Welcome to our Week 6 edition of the Big 12 mailbag, where we take your questions involving everything Big 12, or otherwise. Email your questions to email@example.com or Tweet @ShehanJeyarajah to see your question featured next week.
Anonymous via email: Who is the best coach in the Big 12?
That’s an interesting question at this point in time. Last year, the answer would have been Bob Stoops. With his retirement, it comes down to three coaches: TCU’s Gary Patterson, Kansas State’s Bill Snyder and Oklahoma State’s Mike Gundy.
Snyder deserves credit as one of the most influential coaches of all time. He turned Kansas State from nothing into a nationally relevant program. His coaching tree includes Stoops, Rex Ryan and Bret Bielema. The Wildcats have made 20 bowls in program history. Eighteen are with Snyder.
Gundy is one of the most underrated coaches in the nation.
Patterson is probably the correct answer. TCU struggled after joining the Big 12, winning a combined 11 games in its first two years in the league. Patterson revamped the program, and the Horned Frogs then won a combined 23 games over the next two years. While at TCU, Patterson has 10 double-digit win seasons since 2001. If not for Patterson, TCU isn’t in the Big 12.
Overall, the league has good coaching. In fact, the Big 12 pound-for-pound might have the best group of coaches of any conference.
If you were matt rhule, how would you take advantage of this off week?
— Hunter Ry️erg (@hunter_ryberg) October 3, 2017
The bye is about two things: getting healthy and getting in rhythm. Baylor has been without several key players for much of the season, including running back JaMycal Hasty and defensive end K.J. Smith. Bringing both of those players back after the bye will be key.
Additionally, getting a couple other players practice time will help. Coach Matt Rhule said early in the year that missing practice often shows in missed tackles. No one has been more guilty of that than the safeties. Davion Hall, Henry Black, Chris Miller and Rajah Preciado all missed significant time with injuries, and Taion Sells was suspended.
If those players tackle more consistently, this team has a couple wins on its schedule. Against Duke, all 3 offensive touchdowns were 34 or more yards caused by missed safety tackles. This team needs to get back to fundamentals.
Brandon Wheeland via Twitter: How is the Big 12 looking five years after realignment?
There were always going to be pains after losing four programs – Colorado, Nebraska, Missouri and Texas A&M – all who had been nationally relevant at points during their time in the Big 12. All things considered, though, the league has rebounded well.
The league’s two additions – TCU and West Virginia – play this weekend in an AP Top 25 matchup. It will be the site of ESPN’s College GameDay, if that’s any level of perspective. The Horned Frogs have consistently been a national power since revamping their offense in 2014. West Virginia took a while to get rolling, but now looks like a consistent power.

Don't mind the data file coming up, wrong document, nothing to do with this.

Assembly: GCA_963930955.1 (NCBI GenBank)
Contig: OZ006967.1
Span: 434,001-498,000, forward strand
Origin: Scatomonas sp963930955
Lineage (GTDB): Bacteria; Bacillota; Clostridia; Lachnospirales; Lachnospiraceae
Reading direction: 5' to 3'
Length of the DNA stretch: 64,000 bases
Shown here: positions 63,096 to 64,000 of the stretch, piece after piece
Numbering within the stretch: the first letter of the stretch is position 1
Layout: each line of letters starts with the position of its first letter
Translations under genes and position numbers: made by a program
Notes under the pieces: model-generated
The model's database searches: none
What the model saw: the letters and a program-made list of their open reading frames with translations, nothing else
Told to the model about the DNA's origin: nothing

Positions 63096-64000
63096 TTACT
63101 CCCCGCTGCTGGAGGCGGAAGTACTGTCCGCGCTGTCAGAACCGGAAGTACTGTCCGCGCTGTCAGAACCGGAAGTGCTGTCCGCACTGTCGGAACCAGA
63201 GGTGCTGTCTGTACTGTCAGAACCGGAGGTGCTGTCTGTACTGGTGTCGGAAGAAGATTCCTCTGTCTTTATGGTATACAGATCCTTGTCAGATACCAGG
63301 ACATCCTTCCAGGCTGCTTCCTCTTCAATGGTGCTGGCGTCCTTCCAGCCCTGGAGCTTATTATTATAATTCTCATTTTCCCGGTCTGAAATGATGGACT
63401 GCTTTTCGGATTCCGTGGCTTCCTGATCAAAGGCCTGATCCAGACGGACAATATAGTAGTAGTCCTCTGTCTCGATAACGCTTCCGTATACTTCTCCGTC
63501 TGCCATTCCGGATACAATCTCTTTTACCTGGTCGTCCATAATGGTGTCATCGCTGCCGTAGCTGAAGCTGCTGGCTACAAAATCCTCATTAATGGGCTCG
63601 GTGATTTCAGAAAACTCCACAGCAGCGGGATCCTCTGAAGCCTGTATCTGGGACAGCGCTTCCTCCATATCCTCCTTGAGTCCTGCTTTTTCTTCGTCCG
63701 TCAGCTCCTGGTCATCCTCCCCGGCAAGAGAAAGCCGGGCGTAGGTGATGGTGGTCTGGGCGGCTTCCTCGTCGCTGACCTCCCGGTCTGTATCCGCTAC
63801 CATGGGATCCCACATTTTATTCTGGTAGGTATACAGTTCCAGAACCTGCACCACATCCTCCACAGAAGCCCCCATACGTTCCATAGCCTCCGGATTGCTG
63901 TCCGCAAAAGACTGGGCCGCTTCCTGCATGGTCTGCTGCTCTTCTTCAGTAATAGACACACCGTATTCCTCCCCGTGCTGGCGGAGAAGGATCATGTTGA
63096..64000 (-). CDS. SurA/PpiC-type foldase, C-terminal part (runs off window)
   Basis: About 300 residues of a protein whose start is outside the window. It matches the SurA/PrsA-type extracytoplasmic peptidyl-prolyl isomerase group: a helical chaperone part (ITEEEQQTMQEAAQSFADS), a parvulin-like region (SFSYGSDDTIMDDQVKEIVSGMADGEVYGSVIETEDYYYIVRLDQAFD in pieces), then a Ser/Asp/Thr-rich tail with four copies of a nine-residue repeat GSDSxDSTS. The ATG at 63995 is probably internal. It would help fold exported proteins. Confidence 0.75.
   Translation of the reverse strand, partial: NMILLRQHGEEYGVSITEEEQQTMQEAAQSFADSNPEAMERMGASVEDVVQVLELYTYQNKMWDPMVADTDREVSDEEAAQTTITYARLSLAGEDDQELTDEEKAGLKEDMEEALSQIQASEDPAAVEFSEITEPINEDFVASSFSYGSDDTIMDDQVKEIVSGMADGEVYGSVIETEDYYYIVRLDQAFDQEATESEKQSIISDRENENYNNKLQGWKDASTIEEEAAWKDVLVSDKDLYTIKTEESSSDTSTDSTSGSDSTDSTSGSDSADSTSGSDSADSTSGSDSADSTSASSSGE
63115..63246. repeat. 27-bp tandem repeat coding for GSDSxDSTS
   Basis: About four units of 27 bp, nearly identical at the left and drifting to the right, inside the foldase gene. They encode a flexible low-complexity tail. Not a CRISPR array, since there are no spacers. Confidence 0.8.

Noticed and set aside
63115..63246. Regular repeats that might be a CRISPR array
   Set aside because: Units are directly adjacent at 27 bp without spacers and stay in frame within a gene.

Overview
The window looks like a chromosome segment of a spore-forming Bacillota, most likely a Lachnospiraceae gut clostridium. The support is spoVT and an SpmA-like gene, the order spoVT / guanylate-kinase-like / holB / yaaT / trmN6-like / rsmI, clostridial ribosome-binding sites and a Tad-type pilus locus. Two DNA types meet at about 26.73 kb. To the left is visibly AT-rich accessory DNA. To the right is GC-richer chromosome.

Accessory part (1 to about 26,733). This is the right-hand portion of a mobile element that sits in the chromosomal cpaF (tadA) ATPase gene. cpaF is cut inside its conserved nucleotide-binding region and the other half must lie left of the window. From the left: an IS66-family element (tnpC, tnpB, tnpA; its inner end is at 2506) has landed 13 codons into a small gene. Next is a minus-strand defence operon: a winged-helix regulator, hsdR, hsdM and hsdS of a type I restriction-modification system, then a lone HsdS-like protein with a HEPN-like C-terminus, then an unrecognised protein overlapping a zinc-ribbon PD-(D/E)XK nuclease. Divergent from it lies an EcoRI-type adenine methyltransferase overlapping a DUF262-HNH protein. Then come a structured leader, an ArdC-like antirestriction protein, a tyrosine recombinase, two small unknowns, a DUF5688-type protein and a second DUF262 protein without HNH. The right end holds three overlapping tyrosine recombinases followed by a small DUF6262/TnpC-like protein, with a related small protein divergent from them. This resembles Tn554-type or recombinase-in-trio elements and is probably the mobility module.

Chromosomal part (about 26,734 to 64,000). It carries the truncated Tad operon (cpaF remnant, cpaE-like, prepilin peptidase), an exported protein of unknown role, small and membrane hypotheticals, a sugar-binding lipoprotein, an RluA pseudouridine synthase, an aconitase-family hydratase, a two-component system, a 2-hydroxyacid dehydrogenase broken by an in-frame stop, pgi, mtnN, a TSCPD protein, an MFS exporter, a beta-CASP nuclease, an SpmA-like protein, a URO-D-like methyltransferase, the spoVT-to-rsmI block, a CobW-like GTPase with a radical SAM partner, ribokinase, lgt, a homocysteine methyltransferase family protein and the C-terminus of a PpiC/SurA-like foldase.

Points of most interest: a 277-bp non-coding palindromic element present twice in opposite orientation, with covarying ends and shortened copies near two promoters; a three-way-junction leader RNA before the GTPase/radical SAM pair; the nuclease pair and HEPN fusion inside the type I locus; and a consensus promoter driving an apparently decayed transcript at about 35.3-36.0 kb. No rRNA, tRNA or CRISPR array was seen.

On the other hand, the programs that left aren’t doing so well. Nebraska fans are ready to jump ship after a series of disappointing seasons. Colorado was a nice story last season, but won 14 games in its first five years combined. Texas A&M and Missouri flew out of the gates between 2012 and 2014, but both programs have disappointed in their own ways since.
The biggest issue in the Big 12 is depth. When Texas struggles, there isn’t a Nebraska to step up. Oklahoma State and TCU have performed admirably, but losing the “blue blood” credibility has affected perception.
But overall, the Big 12 is rolling and looks to be on the upswing. Forty percent of the league is ranked, more than any other conference. Iowa State has showed life, as well. Kansas can’t be bad forever. There’s reason for optimism at Baylor. The Big 12 is healthy.
Andrew Miner via email: Why burn Charlie Brewer’s redshirt? What’s the return of not playing him for a series? By Rhule giving No. 8 to Zach Smith, does that symbolize him turning the team over to Smith as the main QB?
From what Rhule has told us the past few weeks, Baylor never planned to redshirt Charlie Brewer. After suffering another concussion, it seems no one really expects Anu Solomon to be back. Rhule said he does not feel comfortable being in a situation where he only has one scholarship quarterback who has played a game.
How he was used is a different story. Bringing him into the game is reasonable at some point, but running him two plays and then pulling him is nonsensical. It doesn’t give him a chance to have success. If Brewer is to be a starting quarterback at Baylor, Rhule needs to trust him to lead a drive, not just be a Wildcat option.
As for Smith, I wouldn’t read into it much further than this season. He has shown toughness and deserves to be the starting quarterback for the rest of the year, even if Solomon comes back healthy. However, Rhule seems willing to reevaluate his quarterback situation every offseason.
The post Big 12 mailbag: League’s best coaches, evaluating 2012 realignment appeared first on Diehards.
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